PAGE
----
As soon as I was sufficiently recovered, I downloaded one of those Couch to 5K apps and began the run/walk program on a gym treadmill. I had never had an interest in running or really any physical activity before but after my tough surgery recovery, I never again wanted to feel so physically unable to do as simple of a task as taking a shower or getting out of bed.
I moved to the DC area in November 2016 for work. While looking for more permanent housing, I lived with my aunt and uncle, Cindy and Carleton Conant. Both of them are fantastic runners, but Cindy in particular, is an inspiration. I was all of a sudden living under the same roof as a world class runner. Her dedication to her craft was obvious. As I headed out the door for work, usually by 6:30 am, she would already be returning from her morning run. Cindy runs to challenge herself and to see how fast she can go, but above all because she loves it. It was easy to maintain motivation in this kind of environment.
By the spring of 2017 I felt ready to try a 5K race, but I stressed to Cindy that I wanted something super low-key (usually her favorite kinds of races as well!) She did not hesitate to recommend that we go to College Park parkrun and I ran my first 5K on May 13th, 2017. I like setting goals for myself so that morning I tried to 1) finish the race (check), 2) run the entire course (almost made it, took a walking break at 2.9 miles when I had no clue how close I was to the finish, haha oops), and 3) finish under 30 minutes (28:53 woohoo!) It took me a couple of months for my body to adjust to the increase in activity and I had some beginner injuries that held me back a bit during that summer. But I remained motivated to see how much I could improve, and by the fall I was running College Park parkrun almost every Saturday.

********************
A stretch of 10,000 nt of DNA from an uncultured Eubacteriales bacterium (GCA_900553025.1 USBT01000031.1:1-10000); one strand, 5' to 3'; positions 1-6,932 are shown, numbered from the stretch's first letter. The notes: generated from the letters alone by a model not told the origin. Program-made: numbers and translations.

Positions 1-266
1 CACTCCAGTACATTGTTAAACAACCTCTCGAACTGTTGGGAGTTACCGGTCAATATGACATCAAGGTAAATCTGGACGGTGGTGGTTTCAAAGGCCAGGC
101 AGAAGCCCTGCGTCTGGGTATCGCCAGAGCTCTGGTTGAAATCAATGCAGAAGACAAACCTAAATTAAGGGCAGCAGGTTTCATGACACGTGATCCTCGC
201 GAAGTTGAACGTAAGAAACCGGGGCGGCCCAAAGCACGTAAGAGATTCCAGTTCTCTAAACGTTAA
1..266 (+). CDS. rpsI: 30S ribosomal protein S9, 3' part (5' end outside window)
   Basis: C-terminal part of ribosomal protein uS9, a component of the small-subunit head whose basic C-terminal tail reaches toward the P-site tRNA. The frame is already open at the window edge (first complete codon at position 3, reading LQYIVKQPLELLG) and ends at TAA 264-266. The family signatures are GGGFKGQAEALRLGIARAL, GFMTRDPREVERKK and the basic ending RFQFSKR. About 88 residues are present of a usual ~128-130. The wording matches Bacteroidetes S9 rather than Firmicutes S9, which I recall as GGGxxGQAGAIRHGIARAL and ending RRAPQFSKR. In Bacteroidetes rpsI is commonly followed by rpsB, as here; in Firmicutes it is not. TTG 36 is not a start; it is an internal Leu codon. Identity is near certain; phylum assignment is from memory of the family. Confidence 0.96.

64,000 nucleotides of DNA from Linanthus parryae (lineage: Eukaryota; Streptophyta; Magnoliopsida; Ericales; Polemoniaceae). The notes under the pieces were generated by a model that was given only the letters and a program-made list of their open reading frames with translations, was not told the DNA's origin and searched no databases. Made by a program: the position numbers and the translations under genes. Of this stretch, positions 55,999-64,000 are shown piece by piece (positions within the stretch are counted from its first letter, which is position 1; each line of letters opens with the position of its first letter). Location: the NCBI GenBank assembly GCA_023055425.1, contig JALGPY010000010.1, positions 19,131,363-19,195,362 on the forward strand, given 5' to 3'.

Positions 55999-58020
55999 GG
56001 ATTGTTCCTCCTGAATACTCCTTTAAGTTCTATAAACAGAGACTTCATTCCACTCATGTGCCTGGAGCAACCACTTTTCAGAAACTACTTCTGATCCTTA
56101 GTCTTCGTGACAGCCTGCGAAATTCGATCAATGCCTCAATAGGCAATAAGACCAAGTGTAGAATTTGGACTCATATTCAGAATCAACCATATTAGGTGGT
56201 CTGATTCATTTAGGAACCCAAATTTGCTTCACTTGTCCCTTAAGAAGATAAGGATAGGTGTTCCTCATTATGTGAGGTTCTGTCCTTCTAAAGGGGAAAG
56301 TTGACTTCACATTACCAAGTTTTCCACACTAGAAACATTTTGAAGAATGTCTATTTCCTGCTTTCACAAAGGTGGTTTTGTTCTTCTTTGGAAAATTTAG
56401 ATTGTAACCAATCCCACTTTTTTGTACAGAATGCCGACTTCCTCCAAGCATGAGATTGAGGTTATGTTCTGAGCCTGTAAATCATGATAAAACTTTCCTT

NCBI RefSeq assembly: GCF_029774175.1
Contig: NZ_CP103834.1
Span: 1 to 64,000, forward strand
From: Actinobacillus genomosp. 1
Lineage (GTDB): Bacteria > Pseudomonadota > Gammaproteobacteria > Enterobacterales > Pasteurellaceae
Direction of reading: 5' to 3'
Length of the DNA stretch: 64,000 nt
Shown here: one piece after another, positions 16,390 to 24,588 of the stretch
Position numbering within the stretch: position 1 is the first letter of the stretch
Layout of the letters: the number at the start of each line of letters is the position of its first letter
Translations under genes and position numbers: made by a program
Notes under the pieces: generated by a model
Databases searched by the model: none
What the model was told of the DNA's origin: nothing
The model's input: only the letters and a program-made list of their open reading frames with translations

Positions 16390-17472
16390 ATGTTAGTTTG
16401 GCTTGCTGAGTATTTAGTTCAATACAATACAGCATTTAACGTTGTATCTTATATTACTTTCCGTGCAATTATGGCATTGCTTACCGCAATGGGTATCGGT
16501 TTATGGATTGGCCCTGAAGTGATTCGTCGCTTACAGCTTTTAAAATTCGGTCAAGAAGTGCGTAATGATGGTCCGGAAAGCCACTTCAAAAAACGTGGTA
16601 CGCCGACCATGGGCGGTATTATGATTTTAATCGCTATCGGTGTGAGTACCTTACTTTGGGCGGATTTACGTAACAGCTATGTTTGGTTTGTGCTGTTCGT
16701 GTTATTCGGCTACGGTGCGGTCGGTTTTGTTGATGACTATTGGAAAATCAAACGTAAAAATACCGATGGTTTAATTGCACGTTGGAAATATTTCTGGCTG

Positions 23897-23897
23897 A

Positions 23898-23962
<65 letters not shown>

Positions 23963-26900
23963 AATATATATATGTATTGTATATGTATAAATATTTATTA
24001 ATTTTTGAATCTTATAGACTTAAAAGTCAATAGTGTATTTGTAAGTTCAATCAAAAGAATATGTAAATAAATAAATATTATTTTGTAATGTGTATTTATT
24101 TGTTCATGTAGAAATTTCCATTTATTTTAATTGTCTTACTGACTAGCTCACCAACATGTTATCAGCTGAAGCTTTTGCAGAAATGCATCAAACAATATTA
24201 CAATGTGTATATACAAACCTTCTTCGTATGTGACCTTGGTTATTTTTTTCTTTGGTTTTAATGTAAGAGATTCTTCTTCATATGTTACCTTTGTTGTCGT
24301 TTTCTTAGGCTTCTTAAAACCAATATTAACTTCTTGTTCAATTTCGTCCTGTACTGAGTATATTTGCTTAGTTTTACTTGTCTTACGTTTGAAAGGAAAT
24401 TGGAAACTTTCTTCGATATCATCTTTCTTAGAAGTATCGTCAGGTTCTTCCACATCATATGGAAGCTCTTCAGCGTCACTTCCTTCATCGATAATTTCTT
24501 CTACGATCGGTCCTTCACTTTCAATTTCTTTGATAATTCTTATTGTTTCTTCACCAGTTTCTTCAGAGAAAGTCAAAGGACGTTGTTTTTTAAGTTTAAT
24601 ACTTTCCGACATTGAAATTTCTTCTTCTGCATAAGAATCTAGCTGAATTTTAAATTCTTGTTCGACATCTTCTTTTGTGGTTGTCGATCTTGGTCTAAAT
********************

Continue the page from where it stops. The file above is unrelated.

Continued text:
This past spring I ran my first 10K, and my first 10-mile race at the Cherry Blossom 10-Miler. I’ve signed up for my first half-marathon in September. parkrun is part of my weekly routine. At some point within the last year, I’ve obviously turned into a “runner”. How I felt after surgery motivated me to start, and being around Aunt Cindy inspired me to stick with it. Setting small and achievable milestones along the way has prevented any running goal from seeming impossible to reach (so far).
Now when it starts getting tough towards the end of a long workout and I’m searching for some additional motivation, I let my mind wander towards that athletically-inclined brother of mine. We lost Eric in 2014 to an unfortunate accident, but when I feel like I can’t take another step I channel his energy and determination to continue moving.